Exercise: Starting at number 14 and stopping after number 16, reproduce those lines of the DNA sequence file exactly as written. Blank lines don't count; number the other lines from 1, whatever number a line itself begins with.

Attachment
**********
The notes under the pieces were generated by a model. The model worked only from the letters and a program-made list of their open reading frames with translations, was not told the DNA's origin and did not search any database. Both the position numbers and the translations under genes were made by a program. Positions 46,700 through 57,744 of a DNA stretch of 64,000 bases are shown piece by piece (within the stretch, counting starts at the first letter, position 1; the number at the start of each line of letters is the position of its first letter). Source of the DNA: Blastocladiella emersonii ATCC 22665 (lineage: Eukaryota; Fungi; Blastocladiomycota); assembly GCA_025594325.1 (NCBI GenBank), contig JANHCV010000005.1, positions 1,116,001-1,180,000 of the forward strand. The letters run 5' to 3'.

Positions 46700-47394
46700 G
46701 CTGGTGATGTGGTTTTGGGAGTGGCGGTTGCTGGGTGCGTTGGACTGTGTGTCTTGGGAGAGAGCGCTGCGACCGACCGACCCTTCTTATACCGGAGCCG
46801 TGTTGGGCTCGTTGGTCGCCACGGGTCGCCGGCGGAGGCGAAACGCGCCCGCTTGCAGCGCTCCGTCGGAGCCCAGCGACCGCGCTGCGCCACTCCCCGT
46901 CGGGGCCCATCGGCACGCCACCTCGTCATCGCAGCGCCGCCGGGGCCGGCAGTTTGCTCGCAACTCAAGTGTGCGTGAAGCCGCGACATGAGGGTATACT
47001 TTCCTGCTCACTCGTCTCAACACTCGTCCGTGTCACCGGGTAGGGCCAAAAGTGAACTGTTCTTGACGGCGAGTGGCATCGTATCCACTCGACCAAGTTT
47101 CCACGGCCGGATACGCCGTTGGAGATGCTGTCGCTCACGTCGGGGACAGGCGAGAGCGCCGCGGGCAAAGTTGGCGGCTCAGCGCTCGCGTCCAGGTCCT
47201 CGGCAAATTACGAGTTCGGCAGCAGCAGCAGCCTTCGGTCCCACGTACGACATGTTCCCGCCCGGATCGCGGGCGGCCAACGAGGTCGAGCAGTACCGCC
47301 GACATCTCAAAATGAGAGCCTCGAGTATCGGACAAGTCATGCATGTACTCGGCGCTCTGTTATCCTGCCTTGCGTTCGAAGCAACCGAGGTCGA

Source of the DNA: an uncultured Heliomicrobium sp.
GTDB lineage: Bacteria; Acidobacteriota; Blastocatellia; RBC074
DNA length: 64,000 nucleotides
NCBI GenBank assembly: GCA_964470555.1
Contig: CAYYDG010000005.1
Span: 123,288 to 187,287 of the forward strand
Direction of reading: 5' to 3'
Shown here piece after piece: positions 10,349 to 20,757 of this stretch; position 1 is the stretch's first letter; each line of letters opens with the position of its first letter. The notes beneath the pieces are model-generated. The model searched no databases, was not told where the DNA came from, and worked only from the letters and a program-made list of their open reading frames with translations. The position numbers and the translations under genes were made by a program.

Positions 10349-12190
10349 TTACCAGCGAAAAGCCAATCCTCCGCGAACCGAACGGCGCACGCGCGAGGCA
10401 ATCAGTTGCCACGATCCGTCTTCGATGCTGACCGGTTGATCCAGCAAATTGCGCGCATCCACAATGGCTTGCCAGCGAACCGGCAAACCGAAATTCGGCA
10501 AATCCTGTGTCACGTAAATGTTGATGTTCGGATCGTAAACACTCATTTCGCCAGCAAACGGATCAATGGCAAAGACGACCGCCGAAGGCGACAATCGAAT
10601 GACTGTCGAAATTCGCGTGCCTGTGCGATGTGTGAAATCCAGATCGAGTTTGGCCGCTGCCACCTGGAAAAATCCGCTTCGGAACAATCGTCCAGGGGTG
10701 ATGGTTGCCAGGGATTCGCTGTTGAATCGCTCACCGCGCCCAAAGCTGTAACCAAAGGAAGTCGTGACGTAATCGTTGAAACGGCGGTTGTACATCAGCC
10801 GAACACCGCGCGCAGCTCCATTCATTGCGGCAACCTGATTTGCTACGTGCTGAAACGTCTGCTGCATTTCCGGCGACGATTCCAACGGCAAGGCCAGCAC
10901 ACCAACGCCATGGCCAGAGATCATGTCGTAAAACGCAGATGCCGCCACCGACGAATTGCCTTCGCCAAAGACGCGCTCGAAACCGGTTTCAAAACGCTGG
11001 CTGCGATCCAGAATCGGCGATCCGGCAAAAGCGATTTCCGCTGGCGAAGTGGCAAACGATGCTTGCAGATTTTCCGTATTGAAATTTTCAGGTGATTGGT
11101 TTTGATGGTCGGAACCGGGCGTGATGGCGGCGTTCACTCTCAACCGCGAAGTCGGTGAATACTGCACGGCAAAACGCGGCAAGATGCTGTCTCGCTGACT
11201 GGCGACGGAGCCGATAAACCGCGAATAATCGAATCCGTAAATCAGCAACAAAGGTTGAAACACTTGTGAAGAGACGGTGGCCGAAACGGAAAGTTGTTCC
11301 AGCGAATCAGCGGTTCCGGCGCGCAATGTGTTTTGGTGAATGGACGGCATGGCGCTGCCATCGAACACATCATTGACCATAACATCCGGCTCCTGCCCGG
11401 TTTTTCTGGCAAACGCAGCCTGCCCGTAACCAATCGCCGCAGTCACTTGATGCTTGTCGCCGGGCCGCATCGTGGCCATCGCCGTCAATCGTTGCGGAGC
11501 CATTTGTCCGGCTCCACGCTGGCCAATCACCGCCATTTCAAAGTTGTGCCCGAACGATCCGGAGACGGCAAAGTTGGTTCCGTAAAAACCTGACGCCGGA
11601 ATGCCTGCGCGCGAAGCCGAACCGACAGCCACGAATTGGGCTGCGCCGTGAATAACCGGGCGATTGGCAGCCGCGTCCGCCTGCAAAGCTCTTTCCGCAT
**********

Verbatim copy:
NCBI GenBank assembly: GCA_964470555.1
Contig: CAYYDG010000005.1
Span: 123,288 to 187,287 of the forward strand